Liquid courage

Feb. 12, 2008

Combine 140,000 vehicles crossing the I-35W bridge in Minneapolis every day with almost 5 ft of average annual snowfall, and the likelihood of spinouts, rear-end collisions and fender benders increases exponentially. For years, public transportation managers have battled snow, freezing rain and ice with an ever-increasing array of tools, techniques and technologies.

Combine 140,000 vehicles crossing the I-35W bridge in Minneapolis every day with almost 5 ft of average annual snowfall, and the likelihood of spinouts, rear-end collisions and fender benders increases exponentially. For years, public transportation managers have battled snow, freezing rain and ice with an ever-increasing array of tools, techniques and technologies.

In 1999, the Minnesota Department of Transportation (Mn/DOT) took a step forward in addressing winter weather-related accidents by installing an anti-icing system on the eight-lane, 1,950-ft-long bridge. Boschung America LLC, New Castle, Pa., an American subsidiary of a Swiss company, was hired to design, install and manage the system. Final cost of the contract was $618,450.

Justin Bruce, vice president of Boschung America, said, “The systems were first installed in 1999. The I-35W was the fourth in the Midwest; three others were installed in Pennsylvania the same year. Worldwide, the Boschung systems have been in use since the 1970s, and the first system installed in Switzerland is still operating.”

Commenting on the Minneapolis installation, Bruce said, “Minnesota is ahead of the curve in terms of using anti-icing systems and understanding of the value they create.”

A reducing role

The multidisciplinary Boschung anti-icing system combined road weather information system (RWIS) weather stations with a series of 38 valves and 68 flush-mounted disk spray nozzles. The nozzles were installed along the centerline of lanes in both directions at 55-ft intervals.

When weather conditions deteriorated, a computerized control system activated one of 13 spray programs. Once engaged, the valves opened and the nozzles sprayed potassium acetate onto the bridge deck and road surfaces. A pump house tank located next to the bridge contained a 3,100-gal potassium acetate storage tank, pumps, valves and a computerized control system. Designed to operate independently based on established weather and atmospheric data, the anti-icing system could be activated at the pump house manually or with remote-control electronics.

An operational test of the anti-icing system was conducted in December 1999 through March 31, 2001. Test objectives included confirming the system’s functionality, cost-effectiveness and contribution to reducing accidents on the bridge during inclement weather conditions.

Mn/DOT’s I-35W & Mississippi River Bridge Anti-icing Project Operational Evaluation Report, published in July 2001, called the test a success. The report stated, “Overall, it was concluded that the anti-icing system worked extremely well and was able to increase safety and reduce crash-related congestion as advertised. This system sets an anti-icing precedent nationwide, being the first of its kind successfully installed and operated on a 1,950-ft bridge structure in a metropolitan area.”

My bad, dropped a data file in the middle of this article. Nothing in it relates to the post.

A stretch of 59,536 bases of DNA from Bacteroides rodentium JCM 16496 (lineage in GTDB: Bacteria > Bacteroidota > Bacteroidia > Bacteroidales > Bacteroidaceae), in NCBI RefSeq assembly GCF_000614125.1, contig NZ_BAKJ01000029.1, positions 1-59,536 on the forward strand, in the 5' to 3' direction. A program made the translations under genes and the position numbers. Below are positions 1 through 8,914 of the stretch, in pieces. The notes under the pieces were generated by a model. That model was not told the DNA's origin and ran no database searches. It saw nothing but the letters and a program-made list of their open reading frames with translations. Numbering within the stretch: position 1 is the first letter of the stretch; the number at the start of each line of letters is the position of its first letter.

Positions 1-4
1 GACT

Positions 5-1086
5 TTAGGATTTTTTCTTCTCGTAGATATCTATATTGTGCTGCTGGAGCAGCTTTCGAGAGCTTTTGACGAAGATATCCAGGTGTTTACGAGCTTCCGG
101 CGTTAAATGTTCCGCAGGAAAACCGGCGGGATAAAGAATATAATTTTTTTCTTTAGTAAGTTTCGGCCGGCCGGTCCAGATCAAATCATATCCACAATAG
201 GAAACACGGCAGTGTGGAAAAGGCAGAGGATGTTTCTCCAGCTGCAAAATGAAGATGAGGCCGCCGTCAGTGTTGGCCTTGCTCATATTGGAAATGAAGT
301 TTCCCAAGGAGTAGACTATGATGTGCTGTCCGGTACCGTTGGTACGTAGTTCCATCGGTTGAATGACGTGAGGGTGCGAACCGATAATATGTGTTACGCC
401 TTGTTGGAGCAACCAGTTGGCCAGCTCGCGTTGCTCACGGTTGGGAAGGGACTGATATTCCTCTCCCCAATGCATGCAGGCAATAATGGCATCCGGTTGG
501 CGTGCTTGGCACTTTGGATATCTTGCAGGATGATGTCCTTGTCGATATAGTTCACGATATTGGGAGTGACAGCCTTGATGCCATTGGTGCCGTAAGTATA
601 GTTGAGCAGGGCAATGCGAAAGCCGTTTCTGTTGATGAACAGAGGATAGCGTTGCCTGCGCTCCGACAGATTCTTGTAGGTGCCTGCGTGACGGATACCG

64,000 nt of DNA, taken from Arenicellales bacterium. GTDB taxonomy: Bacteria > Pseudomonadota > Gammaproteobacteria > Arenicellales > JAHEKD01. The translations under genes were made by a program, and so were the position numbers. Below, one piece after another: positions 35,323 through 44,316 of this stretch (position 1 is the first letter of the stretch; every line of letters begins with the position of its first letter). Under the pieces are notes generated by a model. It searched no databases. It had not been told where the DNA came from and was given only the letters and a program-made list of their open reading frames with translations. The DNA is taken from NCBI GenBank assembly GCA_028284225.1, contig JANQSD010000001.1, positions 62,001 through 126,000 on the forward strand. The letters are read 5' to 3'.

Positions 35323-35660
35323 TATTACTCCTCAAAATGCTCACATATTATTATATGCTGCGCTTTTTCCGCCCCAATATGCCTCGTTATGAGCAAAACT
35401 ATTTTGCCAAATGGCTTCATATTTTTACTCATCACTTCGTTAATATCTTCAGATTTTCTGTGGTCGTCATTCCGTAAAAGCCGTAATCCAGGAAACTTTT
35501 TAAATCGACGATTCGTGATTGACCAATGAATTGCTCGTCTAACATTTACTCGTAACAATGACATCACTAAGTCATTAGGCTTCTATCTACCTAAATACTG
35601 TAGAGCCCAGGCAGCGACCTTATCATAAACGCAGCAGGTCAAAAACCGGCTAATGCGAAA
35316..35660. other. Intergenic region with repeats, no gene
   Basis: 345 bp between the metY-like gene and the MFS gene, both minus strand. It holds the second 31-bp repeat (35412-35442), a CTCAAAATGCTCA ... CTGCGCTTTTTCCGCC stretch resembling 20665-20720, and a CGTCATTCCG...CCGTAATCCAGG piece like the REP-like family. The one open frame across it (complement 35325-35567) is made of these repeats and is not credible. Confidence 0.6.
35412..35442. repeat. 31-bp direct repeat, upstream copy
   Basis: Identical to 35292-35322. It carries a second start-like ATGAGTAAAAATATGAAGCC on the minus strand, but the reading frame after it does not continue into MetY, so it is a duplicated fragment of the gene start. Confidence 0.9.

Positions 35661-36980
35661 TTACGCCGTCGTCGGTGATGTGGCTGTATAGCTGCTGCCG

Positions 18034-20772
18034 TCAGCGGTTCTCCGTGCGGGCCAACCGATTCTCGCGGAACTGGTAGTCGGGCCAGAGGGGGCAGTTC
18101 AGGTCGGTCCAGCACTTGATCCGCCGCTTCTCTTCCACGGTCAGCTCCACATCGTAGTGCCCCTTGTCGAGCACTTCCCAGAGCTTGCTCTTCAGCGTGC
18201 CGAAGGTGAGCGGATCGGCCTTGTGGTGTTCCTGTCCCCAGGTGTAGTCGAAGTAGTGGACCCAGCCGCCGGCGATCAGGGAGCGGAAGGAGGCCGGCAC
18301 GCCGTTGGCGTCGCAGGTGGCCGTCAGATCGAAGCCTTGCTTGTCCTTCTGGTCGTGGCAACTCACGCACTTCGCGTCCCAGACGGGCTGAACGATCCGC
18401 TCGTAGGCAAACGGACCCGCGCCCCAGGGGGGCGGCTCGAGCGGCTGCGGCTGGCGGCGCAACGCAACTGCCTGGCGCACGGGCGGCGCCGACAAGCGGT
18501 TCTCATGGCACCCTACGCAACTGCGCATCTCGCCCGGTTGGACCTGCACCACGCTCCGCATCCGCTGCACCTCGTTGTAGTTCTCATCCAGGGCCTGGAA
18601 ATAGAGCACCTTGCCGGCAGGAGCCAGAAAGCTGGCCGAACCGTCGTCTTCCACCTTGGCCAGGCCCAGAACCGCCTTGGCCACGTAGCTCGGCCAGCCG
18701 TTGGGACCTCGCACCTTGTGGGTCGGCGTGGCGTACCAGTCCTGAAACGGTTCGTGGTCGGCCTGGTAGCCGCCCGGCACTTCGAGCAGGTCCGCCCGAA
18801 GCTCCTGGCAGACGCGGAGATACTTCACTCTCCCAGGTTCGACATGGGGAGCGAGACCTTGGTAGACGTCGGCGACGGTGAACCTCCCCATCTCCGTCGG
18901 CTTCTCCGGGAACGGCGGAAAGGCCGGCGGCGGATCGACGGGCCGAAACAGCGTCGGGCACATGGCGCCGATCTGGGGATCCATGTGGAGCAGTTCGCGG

During the test period, the anti-icing system was activated 129 times when the temperature fell below 15°F. At that point, chemicals like sodium chloride traditionally applied by Mn/DOT vehicles become ineffective. The potassium acetate used in the Boschung system prevented ice from forming in temperatures as cold as -15°F. When activated, 34 gal of potassium acetate from Cryotech Deicing Technology, Fort Madison, Iowa, were sprayed across the road surface. The spray nozzles delivered approximately 12 gal per lane.

Bruce pointed out that while potassium chloride is more expensive than a salt or salt brine alternative, it is a more effective deicing agent.

The potassium acetate is becoming viewed as the chemical of choice. It is a lot more expensive than salt brine (approximately $3.25 per gal vs. salt brine’s 25 cents per gal), but you can use a lot less—one-fifth as much potassium acetate will provide comparable results. The traffic moves the chemical but it doesn’t dilute as quickly as salt brine.

In the crash analysis section of the test, Mn/DOT compared accident reports over two winter seasons. Results from the 2000-01 Minneapolis winter were compared with similar winter weather and snowfall conditions in the 1996-97 winter. The analysis noted a 68% reduction in crashes.

A benefit-cost analysis in the evaluation reported that the anti-icing system was cost-effective for the I-35W bridge location resulting in a B/C ratio of 3.4. The analysis considered costs including construction/installation, replacement parts, routine maintenance, utilities and chemical purchasing/delivery.

Breaking the snap reaction

Based on those positive findings, Mn/DOT has expanded the use of anti-icing systems in other parts of the state. Duane Hill, P.E., Mn/DOT assistant district engineer, operations, said, “The benefit [of anti-icing systems] is they reduce accidents and reduce the number of times our dispatchers are required to send trucks to address an icy road. Some of the systems have just about eliminated accidents at the locations where they have been installed, which is a huge benefit to the public.”